The Polish no. 1 got off to the worst possible start to the Aimchess US Rapid with two losses in the first two rounds — and he was facing mate-in-6 against Mamedyarov in Round 3 — before three draws saw him end Day 1 in last place. There was then an impressive turnaround, however, since Duda was the top scorer after the first two rounds, with the World Cup winner qualifying comfortably and getting to play the move of the final day.
His last-round game against Magnus isn’t one either player will want to think too much about before their upcoming showdown, but there was little at stake there other than bragging rights.
The big winner of the last day was Leinier Dominguez, who on his third appearance on the tour reached the quarterfinals for the first time. “I’m very happy I finally managed to qualify!” he commented.
Leinier matched the best final day score of 3.5/5 (with Firouzja and Duda), starting by grinding out a tough win against Liem Quang Le and then shrugging off a loss to Firouzja to defeat Daniel Naroditsky and Eric Hansen. Precise defence against Maxime Vachier-Lagrave in the final round was enough to clinch a quarterfinal against Vladislav Artemiev.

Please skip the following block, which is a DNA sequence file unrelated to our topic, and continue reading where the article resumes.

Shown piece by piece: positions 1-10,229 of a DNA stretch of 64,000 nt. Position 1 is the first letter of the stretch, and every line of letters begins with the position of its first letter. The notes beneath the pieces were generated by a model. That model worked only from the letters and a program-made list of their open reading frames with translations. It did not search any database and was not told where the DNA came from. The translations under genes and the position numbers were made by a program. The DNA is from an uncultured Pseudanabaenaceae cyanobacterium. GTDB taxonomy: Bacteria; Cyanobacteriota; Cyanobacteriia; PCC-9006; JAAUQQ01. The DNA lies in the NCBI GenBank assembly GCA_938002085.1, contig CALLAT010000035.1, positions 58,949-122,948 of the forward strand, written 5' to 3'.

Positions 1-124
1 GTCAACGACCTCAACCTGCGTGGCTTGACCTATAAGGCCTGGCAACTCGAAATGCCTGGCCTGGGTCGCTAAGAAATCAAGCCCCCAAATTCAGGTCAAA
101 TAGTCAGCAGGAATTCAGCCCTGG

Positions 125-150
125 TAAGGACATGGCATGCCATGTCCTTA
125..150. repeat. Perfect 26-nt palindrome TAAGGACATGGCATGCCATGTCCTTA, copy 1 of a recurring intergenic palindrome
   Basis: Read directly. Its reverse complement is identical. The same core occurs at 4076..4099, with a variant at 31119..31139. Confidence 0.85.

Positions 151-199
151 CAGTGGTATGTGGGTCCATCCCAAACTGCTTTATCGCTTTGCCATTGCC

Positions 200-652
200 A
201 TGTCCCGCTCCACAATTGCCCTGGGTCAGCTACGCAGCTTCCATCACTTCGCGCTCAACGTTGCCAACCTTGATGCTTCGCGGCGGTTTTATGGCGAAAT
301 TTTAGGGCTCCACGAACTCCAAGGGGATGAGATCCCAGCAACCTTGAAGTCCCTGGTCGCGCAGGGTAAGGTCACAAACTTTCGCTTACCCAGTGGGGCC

Anish Giri was the unlucky player to miss out despite matching the score of the other qualifier on 8/15, and going unbeaten, but the tiebreaker wasn’t close. Since his head-to-head encounter with Dominguez was a draw, the qualification was decided by number of wins, with Leinier scoring six to Giri’s one!
It was the kind of result we haven’t seen from Anish on the tour, with things just not quite clicking. We already mentioned the first game of the final day against Magnus, which ended with Magnus holding a draw since the queening square of Giri’s extra pawn wasn’t the same colour as his bishop. Remarkably, that scenario played out again in the next round’s So-Giri as well!
The third draw was slightly fortunate, as for one move only Vidit had a win, but Anish had some chances against Liem Quang Le. That left the Dutch star needing to win on demand with the black pieces against an in-form Alireza Firouzja to clinch qualification. It was a very tough ask, but in the end he came close.
Giri is threatening mate-in-1 with Rf2#, while after 36.Ne2! Ra1 the new threat is Rf1+, Rf2+, winning the e2-knight. Black has excellent winning chances after 37.Ng3?!, but it turned out 37.Nf4! was much stronger. The white knight kept jumping between e2 and f4 as the game fizzled out into a draw. Anish commented: